There are strong economic and political forces driving cannabis’ emergence as well. First, tax revenue – billions of dollars are available for state treasuries. Second, jobs – both directly through any business involved in the cannabis supply chain, from farmers to retailers, and indirectly through ancillary businesses, such as consultants, financial advisors, marketing agencies and construction firms. Third, significant investment opportunities – retail and investment analysts as well as private venture firms are already starting to treat cannabis as an industry on its own. A listing of a company on the New York Stock Exchange cannot be too far away. Fourth, law enforcement savings – fewer court cases and fewer incarcerations. Generally, there are about 700,000 arrests annually related to cannabis. And, fifth, dropping prices – that means more affordable medical marijuana. People with varied interests, not just consumers who use or want to use the product, have been advocating for change, for a variety of reasons that have all come together. We are also starting to hear murmurs about diversity. It seems that there are very few cannabis or CBD companies owned by African Americans, a population which has borne the brunt of the legal system wherever marijuana has been unlawful. Expect to see laws and movements designed to encourage minority-owned businesses in this space.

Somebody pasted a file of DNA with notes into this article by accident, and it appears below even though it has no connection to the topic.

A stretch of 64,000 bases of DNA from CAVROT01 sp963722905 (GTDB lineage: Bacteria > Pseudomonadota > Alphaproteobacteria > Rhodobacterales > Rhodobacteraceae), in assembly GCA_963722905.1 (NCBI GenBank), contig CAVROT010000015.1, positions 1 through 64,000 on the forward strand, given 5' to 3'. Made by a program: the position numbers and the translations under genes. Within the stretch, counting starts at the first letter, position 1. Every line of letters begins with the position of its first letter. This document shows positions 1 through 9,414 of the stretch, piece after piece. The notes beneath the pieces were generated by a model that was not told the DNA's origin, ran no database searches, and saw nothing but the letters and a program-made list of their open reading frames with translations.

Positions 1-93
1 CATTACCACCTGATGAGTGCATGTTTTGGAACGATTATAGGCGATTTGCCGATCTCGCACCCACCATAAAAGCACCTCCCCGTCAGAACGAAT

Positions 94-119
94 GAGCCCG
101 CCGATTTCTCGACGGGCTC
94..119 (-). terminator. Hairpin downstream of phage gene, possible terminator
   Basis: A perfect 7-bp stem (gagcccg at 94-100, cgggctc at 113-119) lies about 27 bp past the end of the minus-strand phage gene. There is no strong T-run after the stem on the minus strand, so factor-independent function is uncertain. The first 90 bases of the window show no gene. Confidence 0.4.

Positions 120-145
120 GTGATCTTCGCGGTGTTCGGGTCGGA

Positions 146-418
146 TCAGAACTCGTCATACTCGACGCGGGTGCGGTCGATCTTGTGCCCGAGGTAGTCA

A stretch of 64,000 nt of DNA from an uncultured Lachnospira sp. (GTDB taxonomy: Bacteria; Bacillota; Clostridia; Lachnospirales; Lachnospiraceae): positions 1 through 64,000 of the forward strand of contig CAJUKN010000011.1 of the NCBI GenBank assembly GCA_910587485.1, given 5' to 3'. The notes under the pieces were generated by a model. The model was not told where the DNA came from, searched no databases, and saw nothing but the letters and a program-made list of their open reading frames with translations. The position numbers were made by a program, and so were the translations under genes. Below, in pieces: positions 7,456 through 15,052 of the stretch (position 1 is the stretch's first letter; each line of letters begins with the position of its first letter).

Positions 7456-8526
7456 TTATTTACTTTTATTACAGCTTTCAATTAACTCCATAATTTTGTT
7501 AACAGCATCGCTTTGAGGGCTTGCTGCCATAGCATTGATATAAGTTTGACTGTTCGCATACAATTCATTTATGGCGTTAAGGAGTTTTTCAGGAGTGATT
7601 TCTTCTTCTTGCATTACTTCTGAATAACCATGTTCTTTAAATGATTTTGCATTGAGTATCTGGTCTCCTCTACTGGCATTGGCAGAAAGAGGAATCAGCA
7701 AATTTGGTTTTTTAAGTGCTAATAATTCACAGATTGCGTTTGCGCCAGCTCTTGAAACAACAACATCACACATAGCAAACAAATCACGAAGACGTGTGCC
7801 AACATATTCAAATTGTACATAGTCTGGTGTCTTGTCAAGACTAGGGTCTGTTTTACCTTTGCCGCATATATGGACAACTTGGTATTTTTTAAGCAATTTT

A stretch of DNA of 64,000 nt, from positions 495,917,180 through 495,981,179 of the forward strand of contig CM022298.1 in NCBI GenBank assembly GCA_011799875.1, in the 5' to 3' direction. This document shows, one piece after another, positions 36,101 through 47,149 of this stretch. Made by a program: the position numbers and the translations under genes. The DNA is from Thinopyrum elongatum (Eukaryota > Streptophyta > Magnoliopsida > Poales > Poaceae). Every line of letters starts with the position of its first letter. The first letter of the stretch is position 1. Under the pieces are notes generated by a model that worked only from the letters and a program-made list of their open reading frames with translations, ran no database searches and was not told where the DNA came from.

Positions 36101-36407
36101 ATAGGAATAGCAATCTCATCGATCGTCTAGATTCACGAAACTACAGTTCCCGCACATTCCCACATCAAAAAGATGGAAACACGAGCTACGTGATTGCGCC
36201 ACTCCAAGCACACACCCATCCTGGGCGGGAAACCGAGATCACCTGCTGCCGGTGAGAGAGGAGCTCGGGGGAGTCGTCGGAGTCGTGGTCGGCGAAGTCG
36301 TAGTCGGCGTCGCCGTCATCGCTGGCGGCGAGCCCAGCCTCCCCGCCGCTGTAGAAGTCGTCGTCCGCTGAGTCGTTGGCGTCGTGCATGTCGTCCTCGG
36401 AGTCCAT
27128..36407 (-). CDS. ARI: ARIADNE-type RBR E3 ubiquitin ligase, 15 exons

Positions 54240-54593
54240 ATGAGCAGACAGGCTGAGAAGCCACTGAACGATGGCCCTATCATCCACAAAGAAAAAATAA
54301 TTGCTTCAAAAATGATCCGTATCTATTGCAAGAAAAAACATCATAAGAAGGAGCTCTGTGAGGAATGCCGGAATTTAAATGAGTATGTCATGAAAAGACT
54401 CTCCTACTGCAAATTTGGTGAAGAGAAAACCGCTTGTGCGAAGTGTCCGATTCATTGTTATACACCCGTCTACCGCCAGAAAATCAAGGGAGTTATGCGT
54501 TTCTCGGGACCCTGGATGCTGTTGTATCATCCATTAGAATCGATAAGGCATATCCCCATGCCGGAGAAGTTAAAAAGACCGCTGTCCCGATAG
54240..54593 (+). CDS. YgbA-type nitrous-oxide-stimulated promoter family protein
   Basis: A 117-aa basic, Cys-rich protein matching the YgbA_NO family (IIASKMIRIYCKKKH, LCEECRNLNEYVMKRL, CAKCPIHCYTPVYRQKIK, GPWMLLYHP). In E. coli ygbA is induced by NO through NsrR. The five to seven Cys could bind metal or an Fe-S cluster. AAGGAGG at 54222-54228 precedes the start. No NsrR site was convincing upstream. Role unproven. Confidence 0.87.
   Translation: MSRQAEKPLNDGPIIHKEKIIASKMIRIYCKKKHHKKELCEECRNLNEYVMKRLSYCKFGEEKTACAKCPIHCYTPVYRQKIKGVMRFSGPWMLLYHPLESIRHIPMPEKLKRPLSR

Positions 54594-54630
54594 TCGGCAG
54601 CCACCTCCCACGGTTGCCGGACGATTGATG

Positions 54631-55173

As more states legalize recreational cannabis and as the efficacy of CBD becomes more apparent, the space will evolve like any other industry. Entrepreneurs and mainstream companies and brands will jump in to feed consumer demand and fill the niches, all with significant meaning to marketers and to existing brands. For companies serious about creating profitable, long-term relationships with consumers in this category, brand names – either new or existing – will be needed, developed and marketed (it has already started). Increasingly, companies are dipping their toes in the water. Many will be cautious given the newness of this category and given the legal complications, as well as the fear of offending portions of the population. However, due to the shifting social, cultural, and political winds, intersecting with positive economics, this category is here to stay. And it will grow.
Look for Part Three – eSports.